Legal & General’s mastertrust has redesigned the scheme’s investment strategy as a result of the Budget. Savers who want to go into drawdown will be moved from the default fund to the new Retirement Income Multi-Asset fund within three years of accessing their pot. A spokesman confirmed this is a non-advised process which is currently only available through the mastertrust.
LV= does not offer non-advised drawdown, although its non-advised fixed-term annuity is technically a drawdown product. But the provider is exploring an “advice light” proposition, with mandatory adviser reviews.
LV= Retirement Solutions head of distribution Steve Lewis says: “We think there’s an opportunity for a new relationship between advisers and product providers, particularly in this arena.
“With the right processes in place we’d be comfortable with a non-advised entry point but married with an advised review process. Where there’s clear investment risk we think it’s very important clients have a trapdoor into advice if they need it.”
Hargreaves Lansdown has offered non-advised drawdown for years.
Head of pensions research Tom McPhail says: “If pension schemes and providers want to offer customers retirement income solutions, they’re going to offer drawdown.”
But he says some may not develop their own drawdown products but rather integrate existing third-party solutions.
McPhail adds providers have been held back while they wait for the FCA to give clarity around how it will regulate the post-Budget market.
He says: “The FCA is very keen to see some kind of development in the middle ground of some kind of simplified advice proposition. There’s certainly regulatory momentum in that direction but the market has been somewhat hesitant to go down that road because of the regulatory risk posed – they want certainty and clarity over the regulatory boundaries.”
In November, the regulator said it would be scrutinising non-advised annuity sales following industry concerns around these products and the new pension withdrawal option, uncrystallised funds pension lump sums.
The Labour party has also expressed an interest in the regulation of the drawdown market. The Labour-commissioned Independent Review of Retirement Income has asked whether a charge cap should be applied to drawdown funds as part of a recent consultation.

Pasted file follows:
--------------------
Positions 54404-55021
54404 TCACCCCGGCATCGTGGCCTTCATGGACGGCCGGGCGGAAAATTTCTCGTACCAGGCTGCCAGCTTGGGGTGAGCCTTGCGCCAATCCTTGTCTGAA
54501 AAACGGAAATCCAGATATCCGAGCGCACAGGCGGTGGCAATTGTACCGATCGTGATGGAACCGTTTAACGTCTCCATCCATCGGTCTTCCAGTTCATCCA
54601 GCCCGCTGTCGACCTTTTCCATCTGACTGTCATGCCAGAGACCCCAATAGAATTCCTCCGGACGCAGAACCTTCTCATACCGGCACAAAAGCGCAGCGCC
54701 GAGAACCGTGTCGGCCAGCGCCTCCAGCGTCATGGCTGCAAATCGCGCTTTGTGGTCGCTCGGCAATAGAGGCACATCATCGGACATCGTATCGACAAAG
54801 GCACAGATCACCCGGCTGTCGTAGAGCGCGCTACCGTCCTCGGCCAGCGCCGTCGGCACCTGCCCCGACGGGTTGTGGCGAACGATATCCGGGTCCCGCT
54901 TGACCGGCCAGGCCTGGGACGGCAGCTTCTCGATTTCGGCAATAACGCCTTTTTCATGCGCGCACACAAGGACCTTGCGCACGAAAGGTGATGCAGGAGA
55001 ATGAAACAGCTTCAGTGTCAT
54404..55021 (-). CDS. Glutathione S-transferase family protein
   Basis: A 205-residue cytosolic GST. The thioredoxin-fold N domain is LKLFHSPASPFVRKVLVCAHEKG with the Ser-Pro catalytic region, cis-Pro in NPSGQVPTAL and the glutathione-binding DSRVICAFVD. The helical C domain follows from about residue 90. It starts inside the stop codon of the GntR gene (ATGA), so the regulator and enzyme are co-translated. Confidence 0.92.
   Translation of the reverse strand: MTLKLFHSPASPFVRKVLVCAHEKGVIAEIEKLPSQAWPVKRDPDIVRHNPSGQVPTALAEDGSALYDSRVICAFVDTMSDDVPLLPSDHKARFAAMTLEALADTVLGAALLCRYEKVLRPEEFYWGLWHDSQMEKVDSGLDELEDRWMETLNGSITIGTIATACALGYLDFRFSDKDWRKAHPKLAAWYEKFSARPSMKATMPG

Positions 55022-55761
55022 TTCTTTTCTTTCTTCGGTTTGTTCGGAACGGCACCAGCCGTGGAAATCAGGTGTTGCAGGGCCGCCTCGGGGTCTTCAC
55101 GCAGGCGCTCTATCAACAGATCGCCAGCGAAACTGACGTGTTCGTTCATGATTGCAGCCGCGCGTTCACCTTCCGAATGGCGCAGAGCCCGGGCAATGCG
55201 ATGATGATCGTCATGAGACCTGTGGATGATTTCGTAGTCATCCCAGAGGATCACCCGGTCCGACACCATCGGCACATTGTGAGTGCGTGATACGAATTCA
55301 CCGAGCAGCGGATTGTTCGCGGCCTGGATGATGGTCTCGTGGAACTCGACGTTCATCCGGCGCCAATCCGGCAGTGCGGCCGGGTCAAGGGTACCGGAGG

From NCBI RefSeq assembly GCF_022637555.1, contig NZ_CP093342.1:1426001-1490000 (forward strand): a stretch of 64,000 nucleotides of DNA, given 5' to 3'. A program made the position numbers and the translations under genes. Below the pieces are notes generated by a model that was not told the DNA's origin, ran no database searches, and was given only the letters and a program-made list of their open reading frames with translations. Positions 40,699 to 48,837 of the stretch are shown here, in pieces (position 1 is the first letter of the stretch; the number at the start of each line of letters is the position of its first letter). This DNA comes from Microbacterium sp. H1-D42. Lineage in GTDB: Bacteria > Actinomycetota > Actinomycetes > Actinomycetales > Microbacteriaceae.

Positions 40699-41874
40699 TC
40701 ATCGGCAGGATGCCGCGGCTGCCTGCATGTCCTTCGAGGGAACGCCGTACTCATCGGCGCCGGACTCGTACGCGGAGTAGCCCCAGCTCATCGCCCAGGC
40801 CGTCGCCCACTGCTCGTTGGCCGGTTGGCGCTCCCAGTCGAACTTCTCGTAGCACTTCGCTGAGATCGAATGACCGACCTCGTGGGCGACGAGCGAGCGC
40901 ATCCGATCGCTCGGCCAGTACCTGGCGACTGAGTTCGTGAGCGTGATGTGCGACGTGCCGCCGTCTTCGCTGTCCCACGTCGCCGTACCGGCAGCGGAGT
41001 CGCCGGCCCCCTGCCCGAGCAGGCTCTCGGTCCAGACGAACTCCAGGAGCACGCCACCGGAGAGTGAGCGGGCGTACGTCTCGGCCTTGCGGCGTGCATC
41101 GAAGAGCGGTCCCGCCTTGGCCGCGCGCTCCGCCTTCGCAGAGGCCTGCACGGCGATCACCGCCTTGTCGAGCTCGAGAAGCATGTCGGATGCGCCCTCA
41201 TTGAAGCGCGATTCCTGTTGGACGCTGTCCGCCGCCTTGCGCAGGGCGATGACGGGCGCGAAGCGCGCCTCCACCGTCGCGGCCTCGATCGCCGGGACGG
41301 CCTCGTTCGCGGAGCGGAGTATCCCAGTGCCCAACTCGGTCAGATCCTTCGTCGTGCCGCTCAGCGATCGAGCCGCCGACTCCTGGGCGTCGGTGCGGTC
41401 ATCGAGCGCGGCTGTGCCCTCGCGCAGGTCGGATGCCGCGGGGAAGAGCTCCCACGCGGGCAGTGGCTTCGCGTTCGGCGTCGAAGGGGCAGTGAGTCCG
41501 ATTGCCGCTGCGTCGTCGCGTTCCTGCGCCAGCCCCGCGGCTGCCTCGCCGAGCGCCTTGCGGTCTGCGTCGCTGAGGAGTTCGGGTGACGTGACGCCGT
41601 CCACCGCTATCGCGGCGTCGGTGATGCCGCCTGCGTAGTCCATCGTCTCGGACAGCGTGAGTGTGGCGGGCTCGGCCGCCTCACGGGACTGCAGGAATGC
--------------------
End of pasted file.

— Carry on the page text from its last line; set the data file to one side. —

Drawdown sales surged 68 per cent in Q3, according to the Association of British Insurers. When the remaining barriers to entry are removed in April, and those deferring making a decision on their pension take action, demand is sure to increase again. Those providers currently resisting non-advised sales may find the pressure of losing business to their more willing rivals quickly leads to a change of heart.
EXPERT VIEW: Alan Higham
The decision to stay invested while drawing income in retirement rather than purchasing an annuity is one of the most complex financial decisions people have to make. I was in a public meeting in 2011 when a former FSA pension policy chief was asked whether income drawdown could be sold safely without advice; “No” was his reply.
Consequently, many providers prefer or even require their customers wishing to stay invested to have been advised to do so.
Following the new pension freedoms, going into income drawdown can cover anything from taking a little bit of cash whilst deferring the main retirement decision to wanting to cash in the whole pension over a short period.
Should Mrs Smith have to pay for advice to access £2,000 of her £20,000 pension fund? It may be beneficial to have advice but it is hard to justify forcing her to.
At Fidelity, we believe most people would benefit from taking retirement advice but we do not require them to do so. We do though believe in not standing by and watching our customers make decisions they could suffer from. Yes, we profit short-term if a customer stays invested longer but no-one really benefits in the long run if the customer ends up with insufficient money to live on. We therefore provide proactive guidance to people wishing to go into income drawdown.
Even experienced, self-directed investors who have built up substantial pension pots benefit from this. Some decide to seek advice as a result, while others are happy to proceed without it, perhaps modifying their approach as a result.
Given the amounts at stake and the irrevocable nature of the decision, transferring a defined benefit pension is one area that we do insist on advice being taken before accepting business. We do not wish to profit at our customers’ expense.
Alan Higham is retirement director at Fidelity Worldwide Investment